Reforming Arkansas' Medicaid Drug Program

February 19, 2014

Arkansas has moved most of its Medicaid enrollees into privately-administered managed care plans. Currently, half a million Arkansas beneficiaries are enrolled in managed care. This is equivalent to nearly 80 percent of the Medicaid population in Arkansas before the state expanded eligibility. However, the state has been very slow to move Medicaid enrollees to managed drug plans. Virtually all state Medicaid programs distribute some drugs on a fee-for-service (FFS) basis separately from enrollees' health plans.  A few states distribute almost all their Medicaid drugs this way; Arkansas is one of them. This inefficient practice needs to change, says Devon M. Herrick, a senior fellow with the National Center for Policy Analysis.

A recent analysis by the Menges Group identified ways in which privately managed Medicaid drug plans are more efficient than state-administered programs. Rather than negotiating with pharmacy networks, state fee-for-service Medicaid programs often arbitrarily pay much higher dispensing fees than they would in a competitive market. Utilization of generic drugs is often lower in fee-for-service Medicaid.  Moreover, Medicaid programs face political opposition to negotiating exclusive pharmacy network contracts that deliver lower drug prices to taxpayers. As a result:

  • Less than three-fourths (73 percent) of drug prescriptions in Arkansas' fee-for-service Medicaid program are filled with generic drugs, whereas the national average for managed Medicaid drug benefits is about 80 percent.
  • Arkansas Medicaid pays pharmacies $5.51 to dispense a prescription, whereas the average for private Medicare Part D plans is less than one-half as much -- about $2.00.
  • The number of prescriptions per Medicaid enrollee is generally higher among enrollees in Medicaid compared to managed care.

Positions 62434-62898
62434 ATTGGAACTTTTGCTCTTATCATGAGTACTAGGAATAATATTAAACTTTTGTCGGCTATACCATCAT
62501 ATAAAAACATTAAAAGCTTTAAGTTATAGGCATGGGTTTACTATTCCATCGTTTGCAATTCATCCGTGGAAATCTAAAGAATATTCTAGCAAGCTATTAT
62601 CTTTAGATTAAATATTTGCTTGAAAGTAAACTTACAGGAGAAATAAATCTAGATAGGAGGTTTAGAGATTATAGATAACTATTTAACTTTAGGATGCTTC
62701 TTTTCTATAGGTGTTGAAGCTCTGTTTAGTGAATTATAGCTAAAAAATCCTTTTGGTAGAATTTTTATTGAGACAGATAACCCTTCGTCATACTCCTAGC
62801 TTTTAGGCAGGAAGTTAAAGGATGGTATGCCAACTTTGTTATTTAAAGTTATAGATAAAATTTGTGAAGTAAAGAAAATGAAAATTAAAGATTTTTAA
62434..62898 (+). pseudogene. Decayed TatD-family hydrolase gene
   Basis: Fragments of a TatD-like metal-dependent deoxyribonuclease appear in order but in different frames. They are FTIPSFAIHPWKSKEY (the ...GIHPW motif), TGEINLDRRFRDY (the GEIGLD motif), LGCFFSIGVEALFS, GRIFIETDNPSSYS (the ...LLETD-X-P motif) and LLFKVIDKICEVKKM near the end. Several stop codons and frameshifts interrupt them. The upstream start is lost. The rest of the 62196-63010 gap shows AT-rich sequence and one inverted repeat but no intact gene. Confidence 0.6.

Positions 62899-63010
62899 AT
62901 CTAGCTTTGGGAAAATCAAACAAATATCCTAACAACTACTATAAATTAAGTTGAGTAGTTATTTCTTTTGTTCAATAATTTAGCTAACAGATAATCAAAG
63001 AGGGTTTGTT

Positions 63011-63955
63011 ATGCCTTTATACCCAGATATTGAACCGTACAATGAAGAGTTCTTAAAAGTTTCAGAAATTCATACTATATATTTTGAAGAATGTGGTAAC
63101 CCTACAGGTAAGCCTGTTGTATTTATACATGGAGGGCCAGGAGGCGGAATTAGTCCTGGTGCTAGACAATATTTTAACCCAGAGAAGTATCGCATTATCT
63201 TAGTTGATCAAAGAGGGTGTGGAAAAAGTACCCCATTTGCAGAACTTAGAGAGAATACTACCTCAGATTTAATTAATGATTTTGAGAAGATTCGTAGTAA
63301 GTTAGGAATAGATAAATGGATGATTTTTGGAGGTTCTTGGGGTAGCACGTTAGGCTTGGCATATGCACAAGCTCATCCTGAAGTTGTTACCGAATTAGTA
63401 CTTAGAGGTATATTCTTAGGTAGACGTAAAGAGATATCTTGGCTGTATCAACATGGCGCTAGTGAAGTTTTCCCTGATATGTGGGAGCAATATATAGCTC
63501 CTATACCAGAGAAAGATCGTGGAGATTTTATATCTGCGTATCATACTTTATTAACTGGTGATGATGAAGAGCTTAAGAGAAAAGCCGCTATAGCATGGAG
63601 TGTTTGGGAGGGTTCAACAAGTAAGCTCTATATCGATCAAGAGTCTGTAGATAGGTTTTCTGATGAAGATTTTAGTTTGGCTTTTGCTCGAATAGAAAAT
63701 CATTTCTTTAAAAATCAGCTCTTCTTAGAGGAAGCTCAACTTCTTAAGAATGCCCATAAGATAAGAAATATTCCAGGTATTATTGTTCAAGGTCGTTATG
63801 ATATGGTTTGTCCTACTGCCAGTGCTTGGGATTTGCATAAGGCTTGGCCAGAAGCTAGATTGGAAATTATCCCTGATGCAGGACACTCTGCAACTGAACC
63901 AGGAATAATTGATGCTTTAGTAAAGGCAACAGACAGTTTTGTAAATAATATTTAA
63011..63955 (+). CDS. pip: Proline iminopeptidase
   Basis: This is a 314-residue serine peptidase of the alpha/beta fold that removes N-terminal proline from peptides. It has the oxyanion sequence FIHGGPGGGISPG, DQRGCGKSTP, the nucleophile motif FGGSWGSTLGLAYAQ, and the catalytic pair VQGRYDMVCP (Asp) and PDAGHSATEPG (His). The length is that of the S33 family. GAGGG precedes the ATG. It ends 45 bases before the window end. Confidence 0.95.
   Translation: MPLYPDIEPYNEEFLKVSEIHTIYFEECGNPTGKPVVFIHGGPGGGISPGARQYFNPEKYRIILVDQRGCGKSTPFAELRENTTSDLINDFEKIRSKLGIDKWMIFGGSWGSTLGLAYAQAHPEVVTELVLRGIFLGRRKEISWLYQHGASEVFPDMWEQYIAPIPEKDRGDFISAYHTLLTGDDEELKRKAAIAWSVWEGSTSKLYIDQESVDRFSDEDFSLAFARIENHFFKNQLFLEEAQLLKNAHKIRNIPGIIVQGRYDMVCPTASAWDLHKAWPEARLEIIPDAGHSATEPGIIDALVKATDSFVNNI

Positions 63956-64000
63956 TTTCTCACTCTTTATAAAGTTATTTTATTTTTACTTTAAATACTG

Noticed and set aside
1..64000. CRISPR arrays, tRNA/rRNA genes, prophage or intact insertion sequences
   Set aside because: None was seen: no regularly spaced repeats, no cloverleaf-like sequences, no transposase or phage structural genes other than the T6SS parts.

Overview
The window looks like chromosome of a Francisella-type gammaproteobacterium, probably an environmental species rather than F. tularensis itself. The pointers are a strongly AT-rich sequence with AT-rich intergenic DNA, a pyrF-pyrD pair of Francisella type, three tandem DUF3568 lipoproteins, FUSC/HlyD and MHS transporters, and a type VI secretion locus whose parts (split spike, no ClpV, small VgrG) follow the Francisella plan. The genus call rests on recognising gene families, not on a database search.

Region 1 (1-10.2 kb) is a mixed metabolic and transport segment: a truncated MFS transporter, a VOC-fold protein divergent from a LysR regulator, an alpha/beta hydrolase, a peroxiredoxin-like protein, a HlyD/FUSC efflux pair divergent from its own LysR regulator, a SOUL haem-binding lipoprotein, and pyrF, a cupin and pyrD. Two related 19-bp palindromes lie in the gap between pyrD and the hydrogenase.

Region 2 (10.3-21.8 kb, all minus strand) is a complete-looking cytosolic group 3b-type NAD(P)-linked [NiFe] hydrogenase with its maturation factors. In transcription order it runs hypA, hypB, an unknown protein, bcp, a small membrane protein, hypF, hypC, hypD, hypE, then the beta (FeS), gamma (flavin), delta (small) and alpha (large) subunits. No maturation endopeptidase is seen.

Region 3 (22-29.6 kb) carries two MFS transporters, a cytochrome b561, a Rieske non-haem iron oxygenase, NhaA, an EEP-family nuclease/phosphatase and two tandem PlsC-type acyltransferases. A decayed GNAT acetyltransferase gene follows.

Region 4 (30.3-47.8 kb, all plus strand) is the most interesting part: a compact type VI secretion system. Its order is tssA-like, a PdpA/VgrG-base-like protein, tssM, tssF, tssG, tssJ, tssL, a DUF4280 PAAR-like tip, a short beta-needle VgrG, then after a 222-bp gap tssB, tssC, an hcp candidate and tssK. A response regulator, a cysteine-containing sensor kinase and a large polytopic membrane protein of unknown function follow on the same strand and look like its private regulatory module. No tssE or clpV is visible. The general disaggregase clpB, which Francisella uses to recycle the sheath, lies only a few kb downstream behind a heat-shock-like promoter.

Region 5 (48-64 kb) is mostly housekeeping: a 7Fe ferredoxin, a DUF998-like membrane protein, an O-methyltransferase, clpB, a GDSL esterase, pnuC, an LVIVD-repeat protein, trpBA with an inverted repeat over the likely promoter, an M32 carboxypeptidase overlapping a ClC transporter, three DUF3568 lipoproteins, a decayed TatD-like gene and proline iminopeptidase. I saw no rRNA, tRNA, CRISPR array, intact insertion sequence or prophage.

According to Menges, integrating drug and health benefits in a statewide managed care program could save Arkansas Medicaid $1 billion over 10 years in federal and state spending. Specifically:

  • Nearly one-third (30 percent) of the savings would come from paying market-based, competitive dispensing fees.
  • More than one-quarter (28 percent) would come from use of generic drugs where appropriate.
  • More than one-third (34 percent) would come from negotiating steep discounts with exclusive (limited) networks.

Medicaid will best serve Arkansas taxpayers by providing drugs to enrollees at the lowest possible cost. Arkansas has moved most of its Medicaid enrollees into managed care plans. It should also integrate drug benefits into enrollees' health plans. In addition, legislators should avoid the temptation to enact protectionist regulations designed to limit competition among pharmacies participating in the Medicaid program. The state will likely find that drug plan managers will lower costs -- if they allow drug plans to use the tools to do so. However, Arkansas legislators will undoubtedly come under political pressure to protect local providers from the competition that could save taxpayers money.

Source: Devon M. Herrick, "Reforming Arkansas' Medicaid Drug Program," National Center for Policy Analysis, February 19, 2014.

 

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